US10567477B2 - Virtual assistant continuity - Google Patents

Virtual assistant continuity Download PDF

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US10567477B2
US10567477B2 US14/841,455 US201514841455A US10567477B2 US 10567477 B2 US10567477 B2 US 10567477B2 US 201514841455 A US201514841455 A US 201514841455A US 10567477 B2 US10567477 B2 US 10567477B2
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electronic
request
service
token
user
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US20160259656A1 (en
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Michael R. SUMNER
Evan S. DiBiase
Benjamin S. Phipps
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Apple Inc
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Apple Inc
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    • HELECTRICITY
    • H04ELECTRIC COMMUNICATION TECHNIQUE
    • H04LTRANSMISSION OF DIGITAL INFORMATION, e.g. TELEGRAPHIC COMMUNICATION
    • H04L67/00Network-specific arrangements or communication protocols supporting networked applications
    • H04L67/10Network-specific arrangements or communication protocols supporting networked applications in which an application is distributed across nodes in the network
    • GPHYSICS
    • G06COMPUTING; CALCULATING; COUNTING
    • G06FELECTRIC DIGITAL DATA PROCESSING
    • G06F3/00Input arrangements for transferring data to be processed into a form capable of being handled by the computer; Output arrangements for transferring data from processing unit to output unit, e.g. interface arrangements
    • G06F3/01Input arrangements or combined input and output arrangements for interaction between user and computer
    • G06F3/048Interaction techniques based on graphical user interfaces [GUI]
    • G06F3/0484Interaction techniques based on graphical user interfaces [GUI] for the control of specific functions or operations, e.g. selecting or manipulating an object or an image, setting a parameter value or selecting a range
    • G06F3/04842Selection of a displayed object
    • GPHYSICS
    • G06COMPUTING; CALCULATING; COUNTING
    • G06FELECTRIC DIGITAL DATA PROCESSING
    • G06F3/00Input arrangements for transferring data to be processed into a form capable of being handled by the computer; Output arrangements for transferring data from processing unit to output unit, e.g. interface arrangements
    • G06F3/16Sound input; Sound output
    • G06F3/167Audio in a user interface, e.g. using voice commands for navigating, audio feedback
    • GPHYSICS
    • G06COMPUTING; CALCULATING; COUNTING
    • G06FELECTRIC DIGITAL DATA PROCESSING
    • G06F9/00Arrangements for program control, e.g. control units
    • G06F9/06Arrangements for program control, e.g. control units using stored programs, i.e. using an internal store of processing equipment to receive or retain programs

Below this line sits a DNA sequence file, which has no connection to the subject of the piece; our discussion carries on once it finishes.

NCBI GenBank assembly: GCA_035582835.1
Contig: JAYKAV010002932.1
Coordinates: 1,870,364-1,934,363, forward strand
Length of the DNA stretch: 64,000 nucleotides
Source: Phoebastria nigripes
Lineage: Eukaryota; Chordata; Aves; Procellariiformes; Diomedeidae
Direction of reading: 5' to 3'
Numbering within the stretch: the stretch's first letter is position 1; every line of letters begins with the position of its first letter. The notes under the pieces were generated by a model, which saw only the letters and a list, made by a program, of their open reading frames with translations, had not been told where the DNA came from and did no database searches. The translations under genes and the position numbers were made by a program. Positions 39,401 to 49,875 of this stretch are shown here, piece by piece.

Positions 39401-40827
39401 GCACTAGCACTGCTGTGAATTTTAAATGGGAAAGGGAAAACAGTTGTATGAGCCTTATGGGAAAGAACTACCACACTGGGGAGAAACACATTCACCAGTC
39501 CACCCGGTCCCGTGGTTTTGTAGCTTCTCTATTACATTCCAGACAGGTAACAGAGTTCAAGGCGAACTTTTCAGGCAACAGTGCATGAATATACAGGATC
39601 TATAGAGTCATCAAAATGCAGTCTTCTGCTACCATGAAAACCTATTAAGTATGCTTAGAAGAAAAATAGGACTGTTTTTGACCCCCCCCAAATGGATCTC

• G06F9/44Arrangements for executing specific programs
    • G06F9/451Execution arrangements for user interfaces
    • G06F9/453Help systems
    • GPHYSICS
    • G06COMPUTING; CALCULATING; COUNTING
    • G06FELECTRIC DIGITAL DATA PROCESSING
    • G06F9/00Arrangements for program control, e.g. control units
    • G06F9/06Arrangements for program control, e.g. control units using stored programs, i.e. using an internal store of processing equipment to receive or retain programs
    • G06F9/46Multiprogramming arrangements
    • G06F9/48Program initiating; Program switching, e.g. by interrupt
    • G06F9/4806Task transfer initiation or dispatching
    • G06F9/4843Task transfer initiation or dispatching by program, e.g. task dispatcher, supervisor, operating system
    • G06F9/485Task life-cycle, e.g. stopping, restarting, resuming execution
    • G06F9/4856Task life-cycle, e.g. stopping, restarting, resuming execution resumption being on a different machine, e.g. task migration, virtual machine migration
    • GPHYSICS
    • G06COMPUTING; CALCULATING; COUNTING
    • G06FELECTRIC DIGITAL DATA PROCESSING
    • G06F2209/00Indexing scheme relating to G06F9/00
    • G06F2209/48Indexing scheme relating to G06F9/48
    • G06F2209/482Application
    • YGENERAL TAGGING OF NEW TECHNOLOGICAL DEVELOPMENTS; GENERAL TAGGING OF CROSS-SECTIONAL TECHNOLOGIES SPANNING OVER SEVERAL SECTIONS OF THE IPC; TECHNICAL SUBJECTS COVERED BY FORMER USPC CROSS-REFERENCE ART COLLECTIONS [XRACs] AND DIGESTS
    • Y02TECHNOLOGIES OR APPLICATIONS FOR MITIGATION OR ADAPTATION AGAINST CLIMATE CHANGE
    • Y02DCLIMATE CHANGE MITIGATION TECHNOLOGIES IN INFORMATION AND COMMUNICATION TECHNOLOGIES [ICT], I.E. INFORMATION AND COMMUNICATION TECHNOLOGIES AIMING AT THE REDUCTION OF THEIR OWN ENERGY USE
    • Y02D10/00Energy efficient computing, e.g. low power processors, power management or thermal management

Abstract

At a first electronic device with a display and a microphone, receiving audio input via the microphone, wherein the audio input comprises a request; sending data representing the request to a service; receiving a token from the service, wherein the token permits lookup, from the service, of at least one of: the request, and result responsive to the request; and sending the token to a second electronic device external to the first electronic device.

Description

CROSS-REFERENCE TO RELATED APPLICATIONS